Should the Stamp Duty holiday be extended? Or should the tax be scrapped altogether? Chancellor Rishi Sunak is facing calls from campaigners but it’s unlikely the Stamp Duty would be scrapped without an alternative.
Stamp Duty is a tax you may have to pay when purchasing a property. In most cases, first-time buyers are exempt from Stamp Duty. However, if you’re moving home or investing in property, it’s something you need to consider, as it can add thousands of pounds to the cost of buying a property. The amount of tax due will depend on the property’s value. Additional properties, such as a second home or buy-to-let property, have an extra 3% surcharge when purchasing.
As the property market struggled last summer, Rishi Sunak introduced a Stamp Duty holiday in a bid to encourage people to move and buy homes. It followed the market closing down during the first lockdown and meant people buying a main home for less than £500,000 wouldn’t need to pay Stamp Duty if the purchase was complete before 31 March 2021. Investors and those buying more expensive homes also benefited from reduced bills.
Statistics suggest the move worked; in the third quarter of 2020, property transactions were 72% higher than the previous three months. Average house prices also increased due to competition, reaching a record high £245,000 in September, according to the Office for National Statistics.
Stamp Duty raised £11.6 billion in 2019/20
The chancellor is now facing calls from those that want to see the holiday extended as Covid-19 continues to affect the property market.
There is also a further petition to get rid of the tax completely. A petition organised by the Fairer Share campaign has been amassing support. The campaign argues that the Stamp Duty holiday has pushed up prices, making it more difficult than ever for aspiring homeowners to get on the property ladder. It suggests a flat-rate payment as an alternative.
According to statistics, stamp duties raised £15.1 billion in 2019/20, with Stamp Duty accounting for over three-quarters of the total, or £11.6 billion. Some £8.4 billion of this was generated from the sale of residential properties. At a time when the government needs to plug a financial black hole following the pandemic, an alternative to Stamp Duty would need to be in place if the tax were to be scrapped.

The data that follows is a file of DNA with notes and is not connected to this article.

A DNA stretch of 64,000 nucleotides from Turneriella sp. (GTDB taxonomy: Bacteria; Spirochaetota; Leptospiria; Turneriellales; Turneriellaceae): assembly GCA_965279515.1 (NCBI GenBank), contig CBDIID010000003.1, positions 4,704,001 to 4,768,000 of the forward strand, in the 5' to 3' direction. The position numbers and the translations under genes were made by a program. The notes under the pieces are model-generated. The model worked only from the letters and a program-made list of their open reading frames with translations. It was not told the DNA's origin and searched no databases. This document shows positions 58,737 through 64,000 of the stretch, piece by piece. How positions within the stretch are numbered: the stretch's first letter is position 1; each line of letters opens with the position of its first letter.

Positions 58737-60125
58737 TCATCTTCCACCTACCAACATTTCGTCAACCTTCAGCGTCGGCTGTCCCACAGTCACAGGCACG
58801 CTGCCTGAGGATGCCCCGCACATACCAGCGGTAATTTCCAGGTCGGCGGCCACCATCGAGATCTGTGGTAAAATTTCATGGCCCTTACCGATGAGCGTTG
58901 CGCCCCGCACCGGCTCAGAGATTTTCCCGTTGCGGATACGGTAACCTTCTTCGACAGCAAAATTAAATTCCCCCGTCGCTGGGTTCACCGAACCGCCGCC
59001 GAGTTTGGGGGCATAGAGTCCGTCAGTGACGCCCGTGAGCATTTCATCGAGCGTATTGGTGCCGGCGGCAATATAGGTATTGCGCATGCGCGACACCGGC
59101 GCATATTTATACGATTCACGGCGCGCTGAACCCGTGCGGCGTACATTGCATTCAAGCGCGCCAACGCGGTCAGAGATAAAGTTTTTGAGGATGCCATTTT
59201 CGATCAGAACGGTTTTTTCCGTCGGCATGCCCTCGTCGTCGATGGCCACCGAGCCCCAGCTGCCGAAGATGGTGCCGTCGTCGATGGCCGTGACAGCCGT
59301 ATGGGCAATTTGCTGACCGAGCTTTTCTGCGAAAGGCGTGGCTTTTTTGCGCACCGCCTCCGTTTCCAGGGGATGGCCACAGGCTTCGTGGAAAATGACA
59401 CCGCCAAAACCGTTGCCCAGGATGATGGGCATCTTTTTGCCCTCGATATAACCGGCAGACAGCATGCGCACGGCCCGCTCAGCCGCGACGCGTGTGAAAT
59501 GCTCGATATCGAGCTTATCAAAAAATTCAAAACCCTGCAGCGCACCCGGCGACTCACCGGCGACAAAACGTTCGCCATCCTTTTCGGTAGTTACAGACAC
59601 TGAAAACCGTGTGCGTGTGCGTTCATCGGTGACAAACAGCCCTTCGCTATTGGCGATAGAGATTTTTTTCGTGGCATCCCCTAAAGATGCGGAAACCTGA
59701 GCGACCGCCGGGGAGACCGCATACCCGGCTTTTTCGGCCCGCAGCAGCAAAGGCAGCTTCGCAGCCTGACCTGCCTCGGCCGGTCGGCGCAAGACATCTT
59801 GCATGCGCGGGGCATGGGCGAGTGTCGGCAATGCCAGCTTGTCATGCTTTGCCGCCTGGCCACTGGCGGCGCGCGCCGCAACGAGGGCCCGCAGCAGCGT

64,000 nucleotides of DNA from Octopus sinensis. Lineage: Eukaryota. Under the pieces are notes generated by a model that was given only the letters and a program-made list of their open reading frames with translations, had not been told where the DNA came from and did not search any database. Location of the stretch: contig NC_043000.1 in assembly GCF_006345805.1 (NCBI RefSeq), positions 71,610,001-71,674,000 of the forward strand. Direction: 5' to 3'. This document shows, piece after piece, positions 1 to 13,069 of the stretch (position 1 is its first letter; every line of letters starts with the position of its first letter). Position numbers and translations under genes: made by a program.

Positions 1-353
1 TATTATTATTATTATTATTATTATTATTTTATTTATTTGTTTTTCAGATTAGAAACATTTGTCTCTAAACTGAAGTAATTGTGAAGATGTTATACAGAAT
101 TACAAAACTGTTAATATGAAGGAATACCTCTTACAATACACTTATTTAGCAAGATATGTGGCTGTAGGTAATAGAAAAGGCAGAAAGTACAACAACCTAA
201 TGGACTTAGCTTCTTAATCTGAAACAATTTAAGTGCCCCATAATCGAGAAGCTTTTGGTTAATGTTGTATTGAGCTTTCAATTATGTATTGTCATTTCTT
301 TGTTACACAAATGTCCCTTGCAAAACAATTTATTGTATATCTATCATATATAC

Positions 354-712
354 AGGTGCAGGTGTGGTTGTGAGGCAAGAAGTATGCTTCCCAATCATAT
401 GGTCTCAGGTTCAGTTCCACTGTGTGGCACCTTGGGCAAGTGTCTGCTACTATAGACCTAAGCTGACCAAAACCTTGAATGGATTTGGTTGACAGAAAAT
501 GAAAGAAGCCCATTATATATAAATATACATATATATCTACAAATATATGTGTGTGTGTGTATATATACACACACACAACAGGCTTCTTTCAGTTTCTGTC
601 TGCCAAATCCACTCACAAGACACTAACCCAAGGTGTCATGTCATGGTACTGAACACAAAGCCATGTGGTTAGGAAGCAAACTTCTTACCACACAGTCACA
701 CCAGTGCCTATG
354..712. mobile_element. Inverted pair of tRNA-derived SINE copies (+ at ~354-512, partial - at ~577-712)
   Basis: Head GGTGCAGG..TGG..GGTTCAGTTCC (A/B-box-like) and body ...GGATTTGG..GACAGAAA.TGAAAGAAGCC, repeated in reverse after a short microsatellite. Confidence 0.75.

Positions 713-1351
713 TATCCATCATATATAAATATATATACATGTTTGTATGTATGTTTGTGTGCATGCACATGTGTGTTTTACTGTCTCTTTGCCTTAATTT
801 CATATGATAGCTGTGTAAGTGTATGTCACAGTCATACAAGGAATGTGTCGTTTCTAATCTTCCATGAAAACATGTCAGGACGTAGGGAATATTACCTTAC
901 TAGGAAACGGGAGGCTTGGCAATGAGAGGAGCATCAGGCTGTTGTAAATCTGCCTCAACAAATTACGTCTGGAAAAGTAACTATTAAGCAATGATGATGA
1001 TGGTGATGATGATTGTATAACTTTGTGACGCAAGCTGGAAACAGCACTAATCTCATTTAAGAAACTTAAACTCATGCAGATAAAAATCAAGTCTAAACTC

So, what could the alternative be?
1. Annual payments as part of Council Tax
This is the suggestion Fairer Share is putting forward. The campaign argues that Stamp Duty should be rolled into Council Tax, with an annual payment that is linked to the value of the property. It says that this method would encourage people to move, as they wouldn’t face a significant bill when purchasing but would instead see higher outgoings they can incorporate into a budget.
The campaign suggests an annual charge of 0.48% of the property’s value. For a home worth £200,000, this would mean a bill of £960 per year. It also suggests a higher rate of 0.96% for those purchasing a second home or investing in the market.
With more than 100,000 signatures on the petition, it’s now a topic that MPs must debate. However, the move would have pros and cons. While it would remove the initial cost and barrier for homeowners that want to move, a regular outgoing linked to property value could see monthly expenses soar in some parts of the country. Those with homes in London or the south would likely see their Council Tax bill rise significantly if this were introduced.
2. Reforming Stamp Duty bands
While not replacing Stamp Duty, economist Gerard Lyons has suggested a shake-up to the current bands in a paper for thinktank Policy Exchange. Currently, first-time buyers purchasing a home worth up to £300,000 are exempt from Stamp Duty. Those purchasing a home worth up to £125,000 are also exempt. As house prices have increased, most property purchases are now liable for Stamp Duty.
Gerard Lyons suggests raising this threshold: “Ideally, Stamp Duty should be abolished, but as a first step it should [be] cut to zero permanently on lower-valued properties and reduced on higher-valued properties.”
Slowly phasing out Stamp Duty by increasing the thresholds could provide an alternative to completely removing the tax while the topic is still being debated. Again, there would be winners and losers with this option, with those in the south being the hardest hit.
If you plan to buy a property, make sure you consider the amount of Stamp Duty that will be due. Please contact us if you have any questions.
Please note: This blog is for general information only and does not constitute advice. The information is aimed at retail clients only.